Quote Originally Posted by craigsj View Post
    It's sad, LyNx, that you have to be told such remedial things when you pretend to be such an expert. MTBR would be better off with less of your kind of "genius", people come here to learn and egregious errors such as yours presented with hard-headed conviction don't help.
    One day your life will flash before your eyes, will it be worth watching??

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    Updated the table in the first post with the measurements for the Innova Gravity Vidar 29+ on a 35mm rim (Velocity Blunt 35).

    Overall mounted outside diameter: 767mm
    Width knob-to-knob: 74mm
    Width casing: 71mm

    This means the tire is pretty much the same diameter as the Surly Knard, Bontrager Chupacabra & Vee Fatty Trax. I have a pair of Maxxis Chronicles on the way and will post the measurements for those eventually.

    I started this thread to figure out which tire will have the most clearance under the fork's arch when fitted on my Fox 32 F29 fork. That tire is still the Surly Dirt Wizard by far, but alas far from ideal tire for my riding conditions. The Panaracer Fat B Nimble has about 2-3mm more clearance than most of the others.

    Btw, I added a blog post about my unexpectedly successful attempt to mount the Gravity Vidars tubeless on my Blunt 35s.

    Innova Gravity Vidar 29+ tubeless setup on Velocity Blunt 35

  22. #22
    mnt bike laws of physics
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    The Bomboloni is 10mm shorter than the Gravity, so would give you 5mm more clearance.

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    Quote Originally Posted by yogiprophet View Post
    The Bomboloni is 10mm shorter than the Gravity, so would give you 5mm more clearance.
    Thanks! Did you measure the Bomboloni at 757mm? That makes it about the same as the Surly Dirt Wizard. Where did you track down the Bomboloni?

  24. #24
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    can you prove that tyres, when inflated, tend to circular cross section (as in your diagram) ? (albeit with a varied flat section that is the rim)

    given the variance in thickness and materials at different circumferential points, i am not convinced that it would be the case. i dont know though, so would love to see your evidence.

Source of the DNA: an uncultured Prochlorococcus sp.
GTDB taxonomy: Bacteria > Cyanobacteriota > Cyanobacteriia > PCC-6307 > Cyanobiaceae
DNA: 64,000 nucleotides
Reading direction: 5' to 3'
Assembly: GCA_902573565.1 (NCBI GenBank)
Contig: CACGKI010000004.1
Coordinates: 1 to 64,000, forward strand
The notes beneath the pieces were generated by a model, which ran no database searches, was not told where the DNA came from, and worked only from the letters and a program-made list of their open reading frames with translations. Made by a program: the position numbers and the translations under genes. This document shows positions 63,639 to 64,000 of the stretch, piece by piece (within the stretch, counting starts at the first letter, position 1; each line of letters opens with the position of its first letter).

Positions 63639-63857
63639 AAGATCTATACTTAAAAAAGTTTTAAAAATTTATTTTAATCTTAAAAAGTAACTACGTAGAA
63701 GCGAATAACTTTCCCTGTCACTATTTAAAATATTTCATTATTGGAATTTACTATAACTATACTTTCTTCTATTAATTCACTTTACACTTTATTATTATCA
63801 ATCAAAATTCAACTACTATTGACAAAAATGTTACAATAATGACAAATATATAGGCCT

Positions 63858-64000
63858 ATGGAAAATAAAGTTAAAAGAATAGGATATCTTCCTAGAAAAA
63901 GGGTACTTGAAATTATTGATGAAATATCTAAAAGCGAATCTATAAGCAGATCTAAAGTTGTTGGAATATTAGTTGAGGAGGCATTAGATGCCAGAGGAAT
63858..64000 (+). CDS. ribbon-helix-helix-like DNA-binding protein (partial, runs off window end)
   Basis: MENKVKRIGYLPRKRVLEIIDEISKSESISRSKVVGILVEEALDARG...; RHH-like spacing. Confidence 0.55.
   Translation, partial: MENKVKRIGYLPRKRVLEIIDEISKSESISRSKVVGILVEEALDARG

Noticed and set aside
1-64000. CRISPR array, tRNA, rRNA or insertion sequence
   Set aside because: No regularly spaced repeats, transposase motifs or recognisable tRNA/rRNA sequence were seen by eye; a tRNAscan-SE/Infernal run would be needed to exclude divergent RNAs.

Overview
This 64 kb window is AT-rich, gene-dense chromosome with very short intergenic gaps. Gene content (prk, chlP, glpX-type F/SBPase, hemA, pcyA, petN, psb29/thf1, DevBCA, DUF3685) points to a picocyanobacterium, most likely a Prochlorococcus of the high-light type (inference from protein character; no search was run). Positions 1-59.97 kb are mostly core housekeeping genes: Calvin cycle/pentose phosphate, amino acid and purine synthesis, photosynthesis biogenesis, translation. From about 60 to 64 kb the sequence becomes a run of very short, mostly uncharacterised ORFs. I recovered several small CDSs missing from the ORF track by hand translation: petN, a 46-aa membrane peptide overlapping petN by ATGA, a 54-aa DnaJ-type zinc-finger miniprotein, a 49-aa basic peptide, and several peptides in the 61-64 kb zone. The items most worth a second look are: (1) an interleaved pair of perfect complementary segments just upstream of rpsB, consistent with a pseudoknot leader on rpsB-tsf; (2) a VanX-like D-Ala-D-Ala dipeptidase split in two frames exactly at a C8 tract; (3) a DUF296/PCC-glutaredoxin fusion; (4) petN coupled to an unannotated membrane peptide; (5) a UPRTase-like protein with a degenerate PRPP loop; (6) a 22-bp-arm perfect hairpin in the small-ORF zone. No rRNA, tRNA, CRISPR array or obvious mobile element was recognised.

i see it a bit like blowing up a ballon with a strip of tape on it.

    in addition, and perhaps making the above a non-issue, the effective point of contact of the tyre is when it hits the ground. what happens at any other point is irrelevant. the ground clearly deforms the tyre and this varies with pressure as well as tyre structure and size, right? so how does this affect your calculations?

    apologies if you have, elsewhere, already dealt with this, but could you point me to it?

    Quote Originally Posted by craigsj View Post
    Here's an old diagram I did of the same size casing varying over a wide range of rim widths. You can see that height does vary but so does the center of curvature. Since the rim on the wheel has a constant radius, the change of center affects the tire height and neutralizes any benefit of effective tire growth.

    I also included a range of real tires with measured b2b dimensions and showed effective casing heights over a broad range of internal widths. The change in height is 1-2% over interesting rims. Big deal.

    Using the Chronicle's b2b number advertised here, the tire's height would vary 0.4mm between the rims LyNx has mentioned. The width, though, would vary 5mm, or about 10 times as much. I guess that qualifies as "mainly height" in LyNx's eyes.

    Incidentally, the Chronicle's height peaks at 40mm internal rim width. Another reason to think that 50mm rims are too large for plus sized tires.
    Last edited by dRjOn; 09-25-2015 at 02:33 AM. Reason: spelling

  25. #25
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    so i got to thinking about this a bit more. i dont know too much about the physics, but i do know i like the combination of a higher volume tyre at lower pressure for my relatively low speed, reasonable tech riding on a hardtail or rigid bike.

    why is that?

    considerations for tyres (and or wheels):

    Comfort
    Control/traction
    Rolling resistance
    Puncture resistance
    Rim durability
    Weight


    my thoughts:

    Lower pressure = more comfort given same casing construction

    A bigger volume tyre feels similar to a small volume tyre at less pressure (pounds per square inch…I guess it is self explanatory) given similar casing

    Less aggressive tread gives less rolling resistance given same casing construction and size (I don’t know how true, but for truck tyres, figures of 60-70% of the rolling resistance is associated with the tread design)

    increased hysteresis can lead to increased rolling resistance ('tacky' DH tyres anyone?)

    increased hysteresis gives more traction ('tacky' DH tyres anyone? :-)~)

    less tyre pressure is unlikely to make you slower (increase rolling reistance) given the range that is realistic for bikes. it is also probably unlikely to make you faster if considered in isolation

    bigger volume tyres create a bigger foot print in general, though pressure and casing design affects this

    bigger foot print is associated with more traction

    lower pressure tyres can lead to pinch flats with tubes, and rim strikes